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Is the future Brown?

Trevor Fisher ponders the danger of a monochrome economy

P

olitical speculation is dominated by the prospect of Gordon Brown becoming Prime Minister. Assuming that Blair does resign, and that the Scots don't put a spoke in Gordon's wheel by voting nationalist and undercutting his position, it is clearly time to think what the future might be under a Brown Premiership.

It is clear that Gordon Brown has been successful as Chancellor of the Exchequer. Unprecedented levels of growth, wealth and prosperity – albeit grossly loaded toward the ultra rich – low unemployment and an unprecedently high standard of living were goals previous Labour chancellors could only dream of. Brown inherited a favourable economy from the Major years. As Mr Prudence, Gordon Brown has not wasted his good fortune.

However, while the fervent embrace of the free market has been successful for the last decade, the future holds risks which New Labour appears unable to grasp. The price of making London the centre for capitalist hot money, and allowing foreign firms the unchecked ability to buy into British companies and operate a hire and fire policy unparalleled in the rest of Europe is increasingly a game of Russian roulette.

Buy everything

The New Labour argument for allowing foreign capital to buy everything from football clubs to P&O and move jobs around with sweet abandon is that this benefits the economy. New investment is generated, while dynamic entrepreneurs shake up the market and motivate sluggish British performers. Old style jobs are moved to low cost low skill producers in the far east, allowing British workers to move into new well paid professional employment. This is held to be a win-win situation.

And yet there is unease. Capitalism is not a long term activity. It is telling that it is not a leftist, but the Chief Executive of blue chip high tech company Rolls Royce, Sir John Rose, who told the Financial Times in early February (1) of his fears of Britain becoming an “aircraft carrier for lots of foreign owned businesses”. The danger of this was that Britain was becoming a “monochrome economy” relying almost exclusively on services. Moreover, the decisions which were made on investment and development were being made elsewhere, and that the lack of a ‘road map' of industrial sectors in which the UK wants to compete has never been set out.

Uncertainty permeates the thinking of the business community in Britain. Richard Brennan, chief executive of West Midlands lobby group Birmingham Forward, has told the Birmingham Post that Birmingham was at risk because “We have shifted from capital and labour intensive manufacturing to the new 'footloose economy' of business and professional services”. Brennan argued that this new economy “although extremely successful is both fragile and dangerous”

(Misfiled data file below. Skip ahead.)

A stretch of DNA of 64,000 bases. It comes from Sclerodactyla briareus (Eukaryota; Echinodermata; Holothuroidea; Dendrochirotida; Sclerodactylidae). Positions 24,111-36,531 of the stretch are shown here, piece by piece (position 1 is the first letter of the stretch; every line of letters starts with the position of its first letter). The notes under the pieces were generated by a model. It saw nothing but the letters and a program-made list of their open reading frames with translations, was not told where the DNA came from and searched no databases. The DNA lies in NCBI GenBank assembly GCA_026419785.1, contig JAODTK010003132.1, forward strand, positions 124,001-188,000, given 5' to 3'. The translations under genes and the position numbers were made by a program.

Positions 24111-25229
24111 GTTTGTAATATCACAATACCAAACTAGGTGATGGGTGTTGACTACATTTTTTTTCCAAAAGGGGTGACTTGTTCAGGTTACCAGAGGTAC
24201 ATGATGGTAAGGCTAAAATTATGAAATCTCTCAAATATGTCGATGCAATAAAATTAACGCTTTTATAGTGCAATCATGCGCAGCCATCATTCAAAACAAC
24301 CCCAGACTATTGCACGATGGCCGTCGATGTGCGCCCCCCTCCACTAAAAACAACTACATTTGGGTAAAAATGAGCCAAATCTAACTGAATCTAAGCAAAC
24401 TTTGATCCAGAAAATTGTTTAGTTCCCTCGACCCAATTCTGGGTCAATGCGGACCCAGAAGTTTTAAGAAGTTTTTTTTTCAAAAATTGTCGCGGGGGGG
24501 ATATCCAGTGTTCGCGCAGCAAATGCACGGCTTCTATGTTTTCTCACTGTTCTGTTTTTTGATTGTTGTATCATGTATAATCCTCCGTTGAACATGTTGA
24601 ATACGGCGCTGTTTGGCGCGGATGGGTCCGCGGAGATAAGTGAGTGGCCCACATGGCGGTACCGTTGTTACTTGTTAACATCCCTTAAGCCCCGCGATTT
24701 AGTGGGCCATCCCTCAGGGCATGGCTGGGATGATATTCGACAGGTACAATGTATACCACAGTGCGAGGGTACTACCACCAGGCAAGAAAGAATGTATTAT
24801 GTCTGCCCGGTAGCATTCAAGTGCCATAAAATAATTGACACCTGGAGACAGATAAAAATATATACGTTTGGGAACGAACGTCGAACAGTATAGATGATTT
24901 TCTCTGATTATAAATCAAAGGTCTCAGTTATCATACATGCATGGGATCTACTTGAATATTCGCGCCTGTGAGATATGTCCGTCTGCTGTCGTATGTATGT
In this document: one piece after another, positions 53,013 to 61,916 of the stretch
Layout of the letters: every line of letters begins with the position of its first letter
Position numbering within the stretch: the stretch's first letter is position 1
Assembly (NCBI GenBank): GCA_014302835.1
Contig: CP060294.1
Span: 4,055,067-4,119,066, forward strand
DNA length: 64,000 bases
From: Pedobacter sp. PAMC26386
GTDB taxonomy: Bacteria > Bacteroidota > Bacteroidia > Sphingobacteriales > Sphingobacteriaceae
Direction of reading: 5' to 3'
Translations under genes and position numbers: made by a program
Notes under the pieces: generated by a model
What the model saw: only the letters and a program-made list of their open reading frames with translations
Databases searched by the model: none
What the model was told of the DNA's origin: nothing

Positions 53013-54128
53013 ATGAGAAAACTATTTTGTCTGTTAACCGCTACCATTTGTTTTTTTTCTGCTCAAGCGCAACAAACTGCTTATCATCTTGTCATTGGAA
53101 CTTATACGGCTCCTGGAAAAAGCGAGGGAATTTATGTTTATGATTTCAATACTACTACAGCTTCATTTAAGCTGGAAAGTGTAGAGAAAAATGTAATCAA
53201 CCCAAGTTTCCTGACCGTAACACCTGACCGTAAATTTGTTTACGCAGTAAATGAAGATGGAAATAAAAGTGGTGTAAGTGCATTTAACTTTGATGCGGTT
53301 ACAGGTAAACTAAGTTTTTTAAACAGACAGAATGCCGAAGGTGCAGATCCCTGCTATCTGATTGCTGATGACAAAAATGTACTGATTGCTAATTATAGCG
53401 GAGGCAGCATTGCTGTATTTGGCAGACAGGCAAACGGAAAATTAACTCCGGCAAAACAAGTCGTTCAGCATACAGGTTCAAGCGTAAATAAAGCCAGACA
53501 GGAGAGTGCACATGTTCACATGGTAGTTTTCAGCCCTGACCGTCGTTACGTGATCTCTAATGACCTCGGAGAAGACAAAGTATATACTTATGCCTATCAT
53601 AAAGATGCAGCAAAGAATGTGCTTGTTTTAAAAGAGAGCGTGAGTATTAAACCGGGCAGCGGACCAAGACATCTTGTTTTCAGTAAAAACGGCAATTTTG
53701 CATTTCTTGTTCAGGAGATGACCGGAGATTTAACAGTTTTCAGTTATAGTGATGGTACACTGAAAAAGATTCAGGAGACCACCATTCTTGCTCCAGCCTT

Fragile and dangerous are not words which occur in New Labour's rhetoric. Instead, New Labour talks glibly of the “knowledge economy” and “building a world class educational system”. Nothing wrong with the latter, but this has been the goal of every Prime Minister since Jim Callaghan's Ruskin speech in 1976, generating unprecedented levels of innovation frenzy and initiative overload. Why does the goal remain unachieved?

For Sir John Rose there is a growing '‘recognition that if we believe we are going to be a knowledge based economy, then not having a world class education system is a disadvantage'. This is a polite way of saying that if manufacturing and all it stands for is to go to the Far East, then Britain's schools and colleges have to become a magnet for business. And no-one seriously claims that they are.

This is a message Brown will pay attention to. For Brown as much as Blair it is self evident that the key to everything is Education, Education, Education. And thus more frenetic efforts to innovate and initiate will come on stream, as he has already signalled with the dangerous and counter productive attempt to raise the school leaving age to 18. Pausing to investigate why a generation of frenetic change has failed to bring about the fabled world class education system is unlikely to be part of his agenda.

Nightmare

The New Labour project will continue to roll forward under Brown. Up to now, the embrace of the footloose world economy has produced success, though with dangerous social threats in the growth of debt and inequality. But New Labour's nightmare is that the footloose elements of capital will dance away from the UK, particularly in an international recession. And then Britain will be left with a hollowed out economy with little to sustain it. Plan A was very successful for Gordon Brown and New Labour. But what is plan B?

There is no obvious answer to this question. Worryingly, there is no sign that Gordon Brown even understands the question. More of the same, particularly where education innovation is concerned, seems the only road map on offer. Brown is risking all on an economic model which is fragile and dangerous. Intelligent people need to look beyond Whitehall gossip around the date of a Brown succession to what this would actually mean.